Success leaves clues. If you’ve been in this game you long enough eventually you will pick up on which habits consistently produce superior results and which ones don’t.
Over the years there are 3 habits that I have found to be most reliable and effective in terms of achieving a successful body transformation.
In no particular order they are as follows:
One of the absolute best tips, which I learned from Coach Poliquin, was to focus on strengthening the lower back especially early on in the training cycle. This really sets the foundation to make greater gains in strength and hypertrophy later on because the lower back has the greatest radiation effect from all muscle groups.
In other words strength gains in the lower back transfers directly across to all other muscle groups. When you think about it this makes perfect sense because the lower back is such a central link in the chain.
A lot of the greatest bodybuilders of their time like Arnold and Ronnie Coleman started out as Powerlifters and they built a great foundation of strength and mass by hoisting heavy iron on deadlifts. Arnold and Ronnie were known to deadlift 700lbs and 800lbs respectively.
When I worked with coach Poliqun I gained nearly 8kg of lean mass in the first 8 weeks by specializing on posterior chain. After that I was instantly sold.
Now every male client I see I put the on a lower back specialization program for the first 4 weeks which is their general prep or foundation phase. Since implementing that strategy the average amount of muscle gained by my male clients over an 8-12 week period is 5-7kg.
Kris gained almost 8kg of lean mass in 8 weeks specializing on his posterior chain.
Make no mistake about it. Once past the beginner stage if you want to grow or change your body composition drastically you are going to need a lot of volume.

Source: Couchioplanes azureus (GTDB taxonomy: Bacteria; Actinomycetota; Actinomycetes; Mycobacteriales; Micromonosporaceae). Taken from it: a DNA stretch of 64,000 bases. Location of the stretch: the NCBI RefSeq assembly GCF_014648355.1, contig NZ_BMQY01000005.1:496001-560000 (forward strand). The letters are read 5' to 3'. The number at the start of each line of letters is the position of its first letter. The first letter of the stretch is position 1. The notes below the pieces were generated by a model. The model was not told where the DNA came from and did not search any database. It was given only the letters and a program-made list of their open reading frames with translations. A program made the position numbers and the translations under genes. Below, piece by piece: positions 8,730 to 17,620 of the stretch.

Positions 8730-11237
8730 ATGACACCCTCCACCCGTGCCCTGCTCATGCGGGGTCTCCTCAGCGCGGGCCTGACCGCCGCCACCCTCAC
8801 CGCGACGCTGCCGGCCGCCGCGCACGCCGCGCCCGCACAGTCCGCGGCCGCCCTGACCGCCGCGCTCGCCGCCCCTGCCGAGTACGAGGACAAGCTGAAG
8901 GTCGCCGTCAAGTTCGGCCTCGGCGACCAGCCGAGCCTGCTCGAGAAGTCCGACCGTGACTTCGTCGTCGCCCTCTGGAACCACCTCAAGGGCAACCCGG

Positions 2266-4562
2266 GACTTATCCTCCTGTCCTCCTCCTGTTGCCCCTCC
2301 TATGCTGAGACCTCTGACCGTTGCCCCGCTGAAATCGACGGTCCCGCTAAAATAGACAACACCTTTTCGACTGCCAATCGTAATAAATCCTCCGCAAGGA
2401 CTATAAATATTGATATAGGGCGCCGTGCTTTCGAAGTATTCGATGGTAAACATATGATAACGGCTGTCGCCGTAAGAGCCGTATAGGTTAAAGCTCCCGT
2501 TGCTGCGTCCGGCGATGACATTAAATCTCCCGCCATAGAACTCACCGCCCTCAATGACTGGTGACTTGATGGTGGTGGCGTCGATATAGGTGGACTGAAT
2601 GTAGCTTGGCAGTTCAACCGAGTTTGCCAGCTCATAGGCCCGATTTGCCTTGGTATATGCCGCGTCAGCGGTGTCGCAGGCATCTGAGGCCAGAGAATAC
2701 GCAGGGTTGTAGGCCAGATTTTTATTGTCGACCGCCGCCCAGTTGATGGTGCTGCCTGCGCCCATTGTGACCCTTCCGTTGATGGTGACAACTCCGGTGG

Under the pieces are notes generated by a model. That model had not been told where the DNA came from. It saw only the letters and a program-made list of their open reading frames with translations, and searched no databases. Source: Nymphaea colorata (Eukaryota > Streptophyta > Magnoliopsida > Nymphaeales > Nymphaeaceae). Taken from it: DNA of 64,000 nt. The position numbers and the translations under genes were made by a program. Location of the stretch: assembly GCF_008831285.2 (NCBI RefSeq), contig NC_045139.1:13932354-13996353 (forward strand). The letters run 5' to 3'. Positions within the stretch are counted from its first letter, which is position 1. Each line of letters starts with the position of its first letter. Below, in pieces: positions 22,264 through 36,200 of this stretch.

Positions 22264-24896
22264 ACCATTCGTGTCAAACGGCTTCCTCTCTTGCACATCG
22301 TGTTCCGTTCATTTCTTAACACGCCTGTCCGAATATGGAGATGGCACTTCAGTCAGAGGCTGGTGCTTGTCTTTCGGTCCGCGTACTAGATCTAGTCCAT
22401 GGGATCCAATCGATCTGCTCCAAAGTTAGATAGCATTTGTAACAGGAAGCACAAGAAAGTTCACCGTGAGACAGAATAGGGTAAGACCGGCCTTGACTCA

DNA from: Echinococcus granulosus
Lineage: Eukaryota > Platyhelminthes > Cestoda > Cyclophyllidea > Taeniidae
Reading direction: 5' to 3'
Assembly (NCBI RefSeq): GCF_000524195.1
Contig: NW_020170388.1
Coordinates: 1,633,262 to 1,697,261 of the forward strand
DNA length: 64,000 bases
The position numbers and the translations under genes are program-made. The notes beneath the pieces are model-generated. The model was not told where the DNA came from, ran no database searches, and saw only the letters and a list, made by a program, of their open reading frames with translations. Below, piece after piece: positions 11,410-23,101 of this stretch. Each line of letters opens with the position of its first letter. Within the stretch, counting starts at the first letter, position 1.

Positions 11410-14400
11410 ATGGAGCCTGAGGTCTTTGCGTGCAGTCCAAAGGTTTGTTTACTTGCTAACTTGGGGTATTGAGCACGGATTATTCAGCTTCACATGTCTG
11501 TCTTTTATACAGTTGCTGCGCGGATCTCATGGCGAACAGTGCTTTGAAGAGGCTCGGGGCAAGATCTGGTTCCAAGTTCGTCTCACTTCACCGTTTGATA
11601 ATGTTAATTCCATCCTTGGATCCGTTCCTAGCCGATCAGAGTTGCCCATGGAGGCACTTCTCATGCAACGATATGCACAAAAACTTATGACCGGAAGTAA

A sufficient amount of volume is required to recruit and exhaust all available motor units, which is the name of the game when it comes to hypertrophy adaptations.
Almost all the top bodybuilders at the amateur and elite level employ a high volume approach.
One set to failure will never exhaust all available motor units because neural failure will short change you before that’s made possible. If you want to grow you need to create sufficient muscular and metabolic fatigue and that’s done with a lot of sets.
Now you have to be smart about getting in the volume by managing fatigue effectively. If you try to bust your nut on every set you will crash and burn very quickly and greatly reduce the amount of volume you are able to get in.
Tolerance to volume is a very much dependent on the individual however I have found if you increase in a systematic and progressive manner anyone can increase his or her work capacity drastically.
3. Calorie Cycling
Many people still don’t believe you can gain muscle and lose fat the same. It is seen as the holy grail of body transformations. Something unattainable once past the beginner stage or accept for when coming off a lay off.
If I bought into that I wouldn’t be here writing this today. On average my male clients lose about 5-6% body fat while gaining an equal amount of muscle mass over a 12-week period.
While its is true that they are two opposite processes and the body is rarely anabolic and catabolic at the same time this can be accomplished by effectively cycling your nutrition plan.
By alternating periods of caloric restriction with periods of higher calorie refeeding, you can effectively mobilize stored fat, while also increasing muscle growth over a period of several months.
Now the amount of time you spend in a deficit versus a surplus will largely depend on the goal, body fat, and metabolic type for a given person.
Everyone is different and will require a slightly different strategy both on a microscale (day to day) and macroscale (week to week). Perhaps in a future blog post I will outline some of the different options.
Mark reduced his body fat from 14.3% to 7% while gaining 7.9kg of lean mass in 13 weeks by following a micro and macro calorie cycling protocol.